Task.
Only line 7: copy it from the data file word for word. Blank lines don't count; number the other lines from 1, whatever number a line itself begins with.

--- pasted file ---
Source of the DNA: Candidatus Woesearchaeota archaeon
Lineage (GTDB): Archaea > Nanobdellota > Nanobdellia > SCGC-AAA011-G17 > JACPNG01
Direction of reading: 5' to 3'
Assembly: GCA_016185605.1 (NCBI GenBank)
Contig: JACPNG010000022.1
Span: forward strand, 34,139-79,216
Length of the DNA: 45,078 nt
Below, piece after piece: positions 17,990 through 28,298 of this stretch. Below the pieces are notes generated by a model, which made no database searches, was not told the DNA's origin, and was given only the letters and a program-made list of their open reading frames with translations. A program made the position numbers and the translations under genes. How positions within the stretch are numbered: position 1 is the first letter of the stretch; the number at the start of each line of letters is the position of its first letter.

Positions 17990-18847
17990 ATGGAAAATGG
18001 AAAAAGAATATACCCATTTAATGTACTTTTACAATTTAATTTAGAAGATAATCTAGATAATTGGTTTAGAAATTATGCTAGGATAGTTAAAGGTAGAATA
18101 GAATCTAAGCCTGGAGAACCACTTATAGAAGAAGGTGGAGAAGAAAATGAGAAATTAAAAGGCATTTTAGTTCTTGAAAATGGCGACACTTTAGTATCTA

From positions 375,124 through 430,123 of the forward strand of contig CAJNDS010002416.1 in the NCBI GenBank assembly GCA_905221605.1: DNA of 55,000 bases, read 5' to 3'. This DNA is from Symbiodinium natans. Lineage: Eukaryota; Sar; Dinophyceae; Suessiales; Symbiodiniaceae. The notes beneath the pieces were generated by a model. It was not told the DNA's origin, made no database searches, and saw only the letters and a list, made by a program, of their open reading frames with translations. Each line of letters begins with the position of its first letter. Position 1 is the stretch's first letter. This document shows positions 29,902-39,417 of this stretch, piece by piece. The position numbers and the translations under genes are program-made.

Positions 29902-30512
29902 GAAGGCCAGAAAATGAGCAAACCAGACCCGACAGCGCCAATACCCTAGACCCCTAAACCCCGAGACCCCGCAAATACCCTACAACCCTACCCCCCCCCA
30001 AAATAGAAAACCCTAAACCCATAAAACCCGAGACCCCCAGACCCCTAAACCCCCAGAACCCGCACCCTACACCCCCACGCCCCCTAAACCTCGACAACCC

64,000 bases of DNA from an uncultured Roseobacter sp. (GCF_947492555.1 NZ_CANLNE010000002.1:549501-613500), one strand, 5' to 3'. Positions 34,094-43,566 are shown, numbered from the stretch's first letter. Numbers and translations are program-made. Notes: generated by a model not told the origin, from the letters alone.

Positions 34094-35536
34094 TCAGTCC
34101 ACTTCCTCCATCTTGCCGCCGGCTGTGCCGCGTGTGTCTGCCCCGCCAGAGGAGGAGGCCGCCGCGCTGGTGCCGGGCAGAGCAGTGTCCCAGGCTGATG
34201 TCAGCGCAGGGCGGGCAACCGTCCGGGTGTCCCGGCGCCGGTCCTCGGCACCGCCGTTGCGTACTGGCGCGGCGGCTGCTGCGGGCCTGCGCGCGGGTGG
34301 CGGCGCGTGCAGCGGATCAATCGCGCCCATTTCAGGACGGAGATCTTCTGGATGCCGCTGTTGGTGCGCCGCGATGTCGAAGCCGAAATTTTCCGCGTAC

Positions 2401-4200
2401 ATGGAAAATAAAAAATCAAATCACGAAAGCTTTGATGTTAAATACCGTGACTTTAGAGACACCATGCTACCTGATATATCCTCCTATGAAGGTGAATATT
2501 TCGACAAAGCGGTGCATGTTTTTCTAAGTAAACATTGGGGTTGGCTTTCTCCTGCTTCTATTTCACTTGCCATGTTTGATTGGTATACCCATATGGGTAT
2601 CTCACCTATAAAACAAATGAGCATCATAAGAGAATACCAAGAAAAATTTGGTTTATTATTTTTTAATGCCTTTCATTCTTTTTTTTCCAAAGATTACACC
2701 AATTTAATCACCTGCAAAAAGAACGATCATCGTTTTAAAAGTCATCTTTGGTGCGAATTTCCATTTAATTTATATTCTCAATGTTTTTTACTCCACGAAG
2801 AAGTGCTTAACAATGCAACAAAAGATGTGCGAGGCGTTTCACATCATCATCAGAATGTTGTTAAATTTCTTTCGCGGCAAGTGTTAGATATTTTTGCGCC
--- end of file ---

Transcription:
Length of the DNA: 45,078 nt